Knelson-Deswik Introduces KD-VGM10 Laboratory System
Shortly after turning the calendar to 2011, Knelson Milling Solutions unveiled the first Canadian manufactured Knelson-Deswik mill.
"Although it’s not a production mill, it does hold the distinction of being the first unit produced in Canada. We are all very proud of how well it turned out and we are looking forward to the grinding results that it will produce" stated Ian Lawler; Managing Director of Knelson Milling Solutions.
The skid mounted laboratory system consists of a KD-VGM10, two agitated slurry tanks, pumps and a comprehensive instrumentation package. It has been specifically designed to test bulk samples of 20 kg and to track a wide range of operating variables. Examples of the logged data include shaft speed and torque, mill current draw, slurry density, inlet and outlet temperature, and slurry viscosity.
The KD-VGM10 laboratory system has been commissioned and will remain at the Knelson Research and Testing Centre in Langley for the next few months. After preliminary testing and training is completed, the unit will be moved to the University of British Columbia. At UBC the mill will be used as part of a National Science and Engineering Research Council (NSERC) research program aimed at improving the efficiency of fine grinding operations.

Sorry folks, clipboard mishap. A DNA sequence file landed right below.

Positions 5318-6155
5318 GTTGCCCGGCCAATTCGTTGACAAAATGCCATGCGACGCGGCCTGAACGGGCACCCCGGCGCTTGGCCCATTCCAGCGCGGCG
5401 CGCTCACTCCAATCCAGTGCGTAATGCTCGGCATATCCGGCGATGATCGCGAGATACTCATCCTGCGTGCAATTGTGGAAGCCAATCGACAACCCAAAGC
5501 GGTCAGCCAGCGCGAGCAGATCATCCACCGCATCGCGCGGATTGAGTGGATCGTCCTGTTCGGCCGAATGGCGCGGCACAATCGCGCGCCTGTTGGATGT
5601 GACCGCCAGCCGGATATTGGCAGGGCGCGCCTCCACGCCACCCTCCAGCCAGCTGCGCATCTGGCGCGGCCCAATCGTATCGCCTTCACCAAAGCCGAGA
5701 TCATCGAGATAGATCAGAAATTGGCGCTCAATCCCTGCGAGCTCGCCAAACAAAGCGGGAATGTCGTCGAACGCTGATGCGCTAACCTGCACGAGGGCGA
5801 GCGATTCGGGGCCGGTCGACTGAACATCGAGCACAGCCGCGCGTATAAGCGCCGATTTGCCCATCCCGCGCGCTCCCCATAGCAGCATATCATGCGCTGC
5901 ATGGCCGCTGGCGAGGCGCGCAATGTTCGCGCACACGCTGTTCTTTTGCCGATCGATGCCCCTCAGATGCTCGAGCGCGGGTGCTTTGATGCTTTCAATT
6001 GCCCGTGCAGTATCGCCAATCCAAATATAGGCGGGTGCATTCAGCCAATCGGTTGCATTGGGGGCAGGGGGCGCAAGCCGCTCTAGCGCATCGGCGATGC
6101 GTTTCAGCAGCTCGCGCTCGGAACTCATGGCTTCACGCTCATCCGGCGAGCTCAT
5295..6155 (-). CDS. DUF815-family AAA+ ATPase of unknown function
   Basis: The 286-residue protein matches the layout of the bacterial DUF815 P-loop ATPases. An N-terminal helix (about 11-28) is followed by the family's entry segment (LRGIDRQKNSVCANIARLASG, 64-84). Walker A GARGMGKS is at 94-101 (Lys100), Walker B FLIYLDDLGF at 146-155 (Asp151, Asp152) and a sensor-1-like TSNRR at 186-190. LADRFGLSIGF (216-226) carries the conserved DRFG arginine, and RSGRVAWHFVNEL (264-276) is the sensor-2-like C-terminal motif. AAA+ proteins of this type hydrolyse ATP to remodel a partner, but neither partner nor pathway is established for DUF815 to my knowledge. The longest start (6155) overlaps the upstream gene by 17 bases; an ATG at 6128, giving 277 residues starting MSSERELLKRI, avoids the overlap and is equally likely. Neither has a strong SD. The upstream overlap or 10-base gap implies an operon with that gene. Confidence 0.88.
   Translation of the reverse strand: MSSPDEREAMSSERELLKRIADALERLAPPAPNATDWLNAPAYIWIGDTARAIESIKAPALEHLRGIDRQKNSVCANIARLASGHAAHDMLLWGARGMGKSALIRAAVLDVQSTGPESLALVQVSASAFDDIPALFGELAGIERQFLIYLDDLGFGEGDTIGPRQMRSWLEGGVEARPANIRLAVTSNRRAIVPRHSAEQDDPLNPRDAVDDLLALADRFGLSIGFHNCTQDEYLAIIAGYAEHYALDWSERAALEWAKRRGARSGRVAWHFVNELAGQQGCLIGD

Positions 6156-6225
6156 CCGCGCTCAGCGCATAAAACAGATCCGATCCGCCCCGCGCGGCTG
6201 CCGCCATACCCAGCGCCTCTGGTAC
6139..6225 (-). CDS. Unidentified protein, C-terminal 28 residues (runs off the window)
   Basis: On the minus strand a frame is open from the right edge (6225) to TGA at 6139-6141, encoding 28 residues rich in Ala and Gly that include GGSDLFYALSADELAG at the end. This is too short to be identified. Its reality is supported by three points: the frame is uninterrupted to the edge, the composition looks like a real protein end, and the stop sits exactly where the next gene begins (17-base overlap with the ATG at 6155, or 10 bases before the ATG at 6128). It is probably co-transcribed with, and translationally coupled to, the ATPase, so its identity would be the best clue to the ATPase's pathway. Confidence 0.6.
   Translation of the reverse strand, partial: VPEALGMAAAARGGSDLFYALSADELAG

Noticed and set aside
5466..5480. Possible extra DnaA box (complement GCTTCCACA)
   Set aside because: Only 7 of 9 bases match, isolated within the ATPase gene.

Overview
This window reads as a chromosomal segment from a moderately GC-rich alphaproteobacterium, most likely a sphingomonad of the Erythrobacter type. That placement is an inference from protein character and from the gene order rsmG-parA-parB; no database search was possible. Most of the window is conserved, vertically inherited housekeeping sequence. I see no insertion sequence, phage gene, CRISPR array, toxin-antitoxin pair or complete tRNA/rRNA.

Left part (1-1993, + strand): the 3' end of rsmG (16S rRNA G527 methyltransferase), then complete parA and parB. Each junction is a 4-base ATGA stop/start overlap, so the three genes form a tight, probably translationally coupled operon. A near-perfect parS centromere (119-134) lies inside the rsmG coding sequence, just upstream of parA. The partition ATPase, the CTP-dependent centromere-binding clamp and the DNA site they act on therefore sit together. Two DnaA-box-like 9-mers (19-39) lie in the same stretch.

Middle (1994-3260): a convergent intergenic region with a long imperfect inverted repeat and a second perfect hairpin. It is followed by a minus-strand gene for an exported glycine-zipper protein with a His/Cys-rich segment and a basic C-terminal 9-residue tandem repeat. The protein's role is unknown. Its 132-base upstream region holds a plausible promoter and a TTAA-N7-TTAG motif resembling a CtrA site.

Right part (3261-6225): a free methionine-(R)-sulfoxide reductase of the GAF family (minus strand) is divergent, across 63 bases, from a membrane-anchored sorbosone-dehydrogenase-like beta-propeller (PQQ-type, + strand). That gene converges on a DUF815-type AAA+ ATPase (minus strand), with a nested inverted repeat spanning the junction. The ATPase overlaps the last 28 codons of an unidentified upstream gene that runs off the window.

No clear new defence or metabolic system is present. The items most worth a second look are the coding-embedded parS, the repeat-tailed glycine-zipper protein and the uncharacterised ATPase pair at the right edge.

KD-VGM10 Laboratory System
KD-VGM10 Laboratory System
"The Knelson-Deswik is a very young technology and as such, we’re very excited to get the NSERC program underway at UBC. We are looking forward to working closely with Dr. Klein to garner as much valuable operating data as possible" commented David Rahal; KMS Technical Director.
"We intend to augment the UBC work with a simultaneous NSERC program at McGill University. The McGill research program will include discrete element and computational flow modeling. This will allow us to get a better understanding of the dynamics within the milling environment" added Rahal.
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Gavin Fletcher, Senior Metallurgist - Afrika Mashariki Gold Mines, Tanzania
"The testwork for our operation suggested that a gravity circuit was not required due to the lack of free gold in the deposit. Thankfully the final design included an XD30 and gravity recovery is in the order of 6-10%. The free gold is very fine and subsequent tabling is very inefficient. Recent testwork of the ACACIA reactor suggests we will be able to double our gravity gold production, improve security in the gold room and also improve the health and safety of the gold room by alleviating the need for smelting of "dirty" gravity concentrates."
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